Structuring for success
By Zulon Begum
It’s a good time for firms to review their structure to ensure they can survive difficult trading conditions, as Zulon Begum and Wendy Chung explain
Most law firms have now eased into their operational changes and risk management measures in response to the covid-19 pandemic.
However, cracks may begin to form if the firm has not properly considered the suitability and effectiveness of its legal structure as the world emerges from the peak of the pandemic.
A review of the structure may help some firms to navigate difficult trading conditions.
An ineffective structure can lead to a snowball effect for a struggling firm; and can result in missed growth opportu-nities for other firms.
Law firms in England and Wales are typically structured as one of the following:
- A limited liability partnership (LLP).
- A partnership established under the Partnership Act 1890 (general partnership).
- A private limited liability company (Ltd).
- In some cases, a public limited company (Plc).
When choosing the best structure for a firm, there are several factors that need to be carefully evaluated to ensure the existing or proposed structure meets the firm’s strategic objectives; provides a degree a flexibility to facilitate future changes in strategy; and protects the firm as far as possible from present and future difficult trading conditions.
For the purposes of this article, ‘partner’ refers to a partner in a general partnership or a member of an LLP; and the term ‘partnership agreement’ refers to a partnership agreement of a general partnership or a members’ agreement of an LLP.
General partnerships or LLPs have the most freedom to decide their governance, decision-making powers and procedures and remuneration structure (usually set out in a contractual partnership agreement between all the partners).
Changes to the partnership agreement can be made quickly in response to changes in trading conditions.
The scope for agile decision-making has proved to be valuable during the pandemic when firms were forced to make partner capital calls and or make changes to partner remuneration and profit distributions in order to conserve the firm’s cash.
Ltds and Plcs are generally governed by articles of association, a shareholders’ agreement and company laws which are more prescriptive in relation to decision-making.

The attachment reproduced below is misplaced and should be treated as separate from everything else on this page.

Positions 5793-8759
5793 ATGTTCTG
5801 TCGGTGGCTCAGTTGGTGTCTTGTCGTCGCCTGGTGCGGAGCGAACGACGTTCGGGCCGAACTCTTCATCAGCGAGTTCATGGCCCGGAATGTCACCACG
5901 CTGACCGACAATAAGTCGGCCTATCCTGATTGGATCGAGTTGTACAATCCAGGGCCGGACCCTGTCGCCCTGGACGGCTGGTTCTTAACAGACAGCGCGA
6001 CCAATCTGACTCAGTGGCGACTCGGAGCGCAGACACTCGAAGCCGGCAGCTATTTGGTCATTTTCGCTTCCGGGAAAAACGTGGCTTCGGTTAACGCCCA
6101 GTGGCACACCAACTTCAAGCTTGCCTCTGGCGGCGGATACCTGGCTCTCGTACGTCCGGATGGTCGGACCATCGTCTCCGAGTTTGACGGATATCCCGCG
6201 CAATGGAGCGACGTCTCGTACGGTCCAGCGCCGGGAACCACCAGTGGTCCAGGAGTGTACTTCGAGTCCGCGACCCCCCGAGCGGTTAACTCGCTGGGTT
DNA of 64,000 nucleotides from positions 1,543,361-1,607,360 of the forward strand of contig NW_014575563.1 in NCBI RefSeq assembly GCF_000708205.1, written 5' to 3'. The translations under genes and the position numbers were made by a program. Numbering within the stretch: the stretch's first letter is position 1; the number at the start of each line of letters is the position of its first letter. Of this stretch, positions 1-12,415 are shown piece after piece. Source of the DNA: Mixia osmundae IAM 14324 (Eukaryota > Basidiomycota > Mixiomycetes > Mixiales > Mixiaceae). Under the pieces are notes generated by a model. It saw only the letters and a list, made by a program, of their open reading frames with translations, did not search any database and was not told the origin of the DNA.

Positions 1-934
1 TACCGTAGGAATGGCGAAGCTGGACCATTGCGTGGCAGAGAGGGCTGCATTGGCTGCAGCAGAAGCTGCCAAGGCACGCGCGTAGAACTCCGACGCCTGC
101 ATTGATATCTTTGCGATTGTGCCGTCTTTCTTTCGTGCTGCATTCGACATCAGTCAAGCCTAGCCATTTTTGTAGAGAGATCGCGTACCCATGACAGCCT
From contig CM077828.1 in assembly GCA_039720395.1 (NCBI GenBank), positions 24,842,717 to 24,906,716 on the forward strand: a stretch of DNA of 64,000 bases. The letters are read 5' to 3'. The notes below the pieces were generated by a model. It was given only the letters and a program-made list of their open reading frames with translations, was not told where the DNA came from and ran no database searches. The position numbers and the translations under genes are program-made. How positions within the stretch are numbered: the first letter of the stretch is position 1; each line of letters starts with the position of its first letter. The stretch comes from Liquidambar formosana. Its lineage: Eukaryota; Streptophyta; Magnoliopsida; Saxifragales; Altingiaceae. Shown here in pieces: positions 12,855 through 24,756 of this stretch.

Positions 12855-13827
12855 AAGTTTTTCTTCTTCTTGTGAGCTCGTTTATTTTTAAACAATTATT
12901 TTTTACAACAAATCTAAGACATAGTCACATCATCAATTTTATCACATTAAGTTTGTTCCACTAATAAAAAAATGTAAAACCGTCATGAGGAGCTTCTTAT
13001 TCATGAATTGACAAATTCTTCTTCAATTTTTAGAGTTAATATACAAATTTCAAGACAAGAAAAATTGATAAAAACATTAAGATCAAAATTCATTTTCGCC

The distribution of profits by a Ltd or Plc is also restricted due to capital maintenance rules.
For a Ltd or an unlisted Plc which has shares with greater than nominal value, this can be problematic.
For example, when a senior lawyer ceases to be a shareholder, the firm might not have sufficient distributable reserves to fund the buyback of their shares and the continuing shareholders may not be willing to stump up the cash to buy the shares.
Complex arrangements and different classes of shares may also be required to create differing financial entitle-ments for shareholders depending on their contribution and or seniority (for example, if the firm wished to replicate the features of a lockstep/modified lockstep remuneration system).
In a general partnership or LLP, the remuneration structure for senior lawyers can be changed relatively easily by agreement or the exercise of delegated powers.
Protection from instability
Most firms rely on high performing lawyers to bring a profitable flow of client work and attract talent.
All firms should have in place constitutional protections for the firm and its goodwill in the inevitable event that a key lawyer resigns or is forced to leave, as well as to discourage partner behaviours that can lead to structural instability or damage the goodwill of the firm.
- Long notice periods for resigning (typically 6-12 months).
- The firm may also have a power to extend the notice period if the firm is in financial difficulties or even during difficult trading conditions.
- Restrictions against multiple and simultaneous partner resignations, such as a team move.
If permitted, this can result in substantial capital outflow to former partners and lead to serious financial difficulties for the firm.
Restrictions on former partners against working for a competitor, soliciting existing and potential clients and poaching employees.
Sanctions against partners, such as powers to de-equitise, compulsorily retire or reduce the profit share of a disruptive or underperforming partner.
The above protections are fairly typical in general partnerships and LLPs and, provided they are carefully drafted and kept under review, they are usually enforceable.
However, such protections are not always used to the same extent by Ltds and Plcs or, in some cases, are more difficult to enforce against senior lawyers who only have an employment relationship with the firm.
There may be scope to impose more onerous restrictions and or sanctions where a lawyer is a shareholder and director of the firm, but careful thought will need to be given to the enforceability of such provisions.
Personal liability risks
The biggest drawback of being a partner in a general partnership is the risk of joint and several unlimited liability.
Each partner is personally responsible for the debts of the general partnership, even if they were incurred without that partner’s knowledge or consent.
Also, there is no limit to a partner’s financial exposure. Each partner is usually required to give a personal guarantee to lenders and landlords on behalf of the general partnership.
This exposure is heightened by the real risk of being personally liable for significant professional negligence claims that are not be covered by insurance.
A general partnership does not have any separate legal personality and cannot legally own its assets.